A: No. As an Olin employee you are considered an insider under U.S. securities laws and possibly under the laws of other countries where Olin operates. You cannot buy or sell stock in either Olin or the other company until the deal has been announced to the public.
Q: I realize that I can't buy Olin stock based on inside information, but can I advise a family member or friend to do so?
A: No. Tipping is a violation of the securities laws. Both you and the person you advised would be violating the law and could be subject to prosecution.
Financial Interests in Other Companies
We respect your right to invest in other companies as long as your financial interest does not affect your judgment or activities on behalf of our company or jeopardize our reputation. In general, neither you nor any member of your family (as defined on page 15) may have a significant investment in any business concern that does or seeks to do business with our company, or any competitor of our company, unless the interest has been fully disclosed in writing to your department head and it has been determined that a conflict of interest does not exist. Even in the absence of a financial interest in another business organization, the potential for a conflict of interest may also exist if you or a family member receive a significant benefit such as substantial commissions or bonuses from another organization if it does business with Olin.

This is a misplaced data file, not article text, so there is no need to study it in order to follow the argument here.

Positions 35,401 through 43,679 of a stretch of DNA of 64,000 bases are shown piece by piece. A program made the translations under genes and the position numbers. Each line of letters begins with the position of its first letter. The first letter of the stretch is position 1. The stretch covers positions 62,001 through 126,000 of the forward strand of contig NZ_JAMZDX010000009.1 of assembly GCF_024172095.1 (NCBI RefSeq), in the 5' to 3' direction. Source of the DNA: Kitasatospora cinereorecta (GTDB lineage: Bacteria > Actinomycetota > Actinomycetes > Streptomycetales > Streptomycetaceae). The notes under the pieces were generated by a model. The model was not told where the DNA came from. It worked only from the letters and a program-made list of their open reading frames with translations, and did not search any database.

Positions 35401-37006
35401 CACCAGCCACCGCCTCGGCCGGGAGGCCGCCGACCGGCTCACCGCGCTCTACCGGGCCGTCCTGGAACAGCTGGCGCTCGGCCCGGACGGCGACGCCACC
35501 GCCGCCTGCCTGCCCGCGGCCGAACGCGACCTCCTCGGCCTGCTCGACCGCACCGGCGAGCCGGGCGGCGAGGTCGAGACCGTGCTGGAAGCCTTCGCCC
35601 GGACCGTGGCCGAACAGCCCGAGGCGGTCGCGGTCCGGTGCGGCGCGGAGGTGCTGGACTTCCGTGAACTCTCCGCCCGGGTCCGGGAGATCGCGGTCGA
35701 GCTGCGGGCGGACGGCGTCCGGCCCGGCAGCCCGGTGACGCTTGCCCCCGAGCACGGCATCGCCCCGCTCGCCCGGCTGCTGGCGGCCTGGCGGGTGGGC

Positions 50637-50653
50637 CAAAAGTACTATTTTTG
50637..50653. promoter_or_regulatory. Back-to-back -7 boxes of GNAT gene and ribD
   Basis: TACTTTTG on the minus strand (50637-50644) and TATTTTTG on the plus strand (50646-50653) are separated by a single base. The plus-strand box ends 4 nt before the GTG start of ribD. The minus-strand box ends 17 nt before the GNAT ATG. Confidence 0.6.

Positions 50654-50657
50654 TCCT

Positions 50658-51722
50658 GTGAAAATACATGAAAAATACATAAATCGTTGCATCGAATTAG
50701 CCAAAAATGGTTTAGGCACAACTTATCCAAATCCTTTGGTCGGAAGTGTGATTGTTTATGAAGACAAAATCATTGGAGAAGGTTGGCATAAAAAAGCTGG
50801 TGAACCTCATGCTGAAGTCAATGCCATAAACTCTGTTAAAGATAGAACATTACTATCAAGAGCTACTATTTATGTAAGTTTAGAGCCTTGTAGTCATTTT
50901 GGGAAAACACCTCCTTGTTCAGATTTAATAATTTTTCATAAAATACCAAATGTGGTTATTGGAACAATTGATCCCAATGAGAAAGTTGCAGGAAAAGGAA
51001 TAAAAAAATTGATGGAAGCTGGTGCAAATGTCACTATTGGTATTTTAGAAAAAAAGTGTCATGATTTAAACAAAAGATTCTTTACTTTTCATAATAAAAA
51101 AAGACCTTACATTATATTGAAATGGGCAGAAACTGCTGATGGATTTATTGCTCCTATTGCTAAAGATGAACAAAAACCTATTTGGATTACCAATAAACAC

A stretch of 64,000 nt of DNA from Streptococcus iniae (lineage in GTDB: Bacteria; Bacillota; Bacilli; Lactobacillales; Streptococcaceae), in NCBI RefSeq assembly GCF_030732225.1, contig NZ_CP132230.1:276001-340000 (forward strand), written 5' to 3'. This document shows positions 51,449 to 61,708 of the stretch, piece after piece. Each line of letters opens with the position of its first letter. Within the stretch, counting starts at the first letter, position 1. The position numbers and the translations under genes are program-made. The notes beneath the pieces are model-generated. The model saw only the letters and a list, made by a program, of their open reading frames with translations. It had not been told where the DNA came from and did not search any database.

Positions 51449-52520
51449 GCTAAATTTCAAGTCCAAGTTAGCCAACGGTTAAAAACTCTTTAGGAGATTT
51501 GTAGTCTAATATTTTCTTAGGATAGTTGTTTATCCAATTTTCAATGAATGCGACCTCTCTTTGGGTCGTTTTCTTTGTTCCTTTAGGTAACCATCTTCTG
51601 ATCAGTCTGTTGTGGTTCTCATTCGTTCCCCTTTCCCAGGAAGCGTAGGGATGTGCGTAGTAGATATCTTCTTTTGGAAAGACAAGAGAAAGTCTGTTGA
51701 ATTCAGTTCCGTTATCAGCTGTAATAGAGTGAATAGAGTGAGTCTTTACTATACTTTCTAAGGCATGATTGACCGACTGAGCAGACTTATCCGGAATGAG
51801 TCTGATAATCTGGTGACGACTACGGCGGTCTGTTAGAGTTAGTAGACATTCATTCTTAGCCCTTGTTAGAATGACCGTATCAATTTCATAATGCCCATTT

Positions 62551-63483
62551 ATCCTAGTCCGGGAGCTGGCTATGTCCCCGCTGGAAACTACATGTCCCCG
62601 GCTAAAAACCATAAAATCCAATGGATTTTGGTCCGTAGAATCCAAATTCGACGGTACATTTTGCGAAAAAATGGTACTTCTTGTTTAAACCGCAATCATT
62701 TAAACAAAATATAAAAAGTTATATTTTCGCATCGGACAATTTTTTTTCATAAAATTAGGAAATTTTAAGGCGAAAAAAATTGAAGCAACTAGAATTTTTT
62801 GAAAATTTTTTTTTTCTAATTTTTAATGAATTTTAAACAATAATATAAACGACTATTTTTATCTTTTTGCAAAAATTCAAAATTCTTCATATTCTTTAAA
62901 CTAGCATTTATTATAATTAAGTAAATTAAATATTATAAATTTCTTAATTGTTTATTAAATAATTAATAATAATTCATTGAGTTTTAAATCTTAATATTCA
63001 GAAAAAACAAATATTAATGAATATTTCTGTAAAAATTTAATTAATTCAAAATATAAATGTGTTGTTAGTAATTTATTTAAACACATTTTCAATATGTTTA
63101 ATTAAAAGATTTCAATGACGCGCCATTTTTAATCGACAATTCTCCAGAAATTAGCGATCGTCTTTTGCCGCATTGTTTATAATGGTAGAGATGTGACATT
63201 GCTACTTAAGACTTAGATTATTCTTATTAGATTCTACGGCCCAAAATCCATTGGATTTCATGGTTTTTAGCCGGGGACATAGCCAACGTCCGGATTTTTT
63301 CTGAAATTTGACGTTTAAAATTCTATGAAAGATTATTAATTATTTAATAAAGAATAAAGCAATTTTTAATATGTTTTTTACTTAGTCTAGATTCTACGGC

We define a “significant” financial interest as a 5% or more ownership interest in, involvement with (including as a director, officer, partner) or obligation to or from, any business organization which does or seeks to do business with Olin. A “business organization” includes any not-for-profit entity to which Olin makes contributions and any competitor of Olin.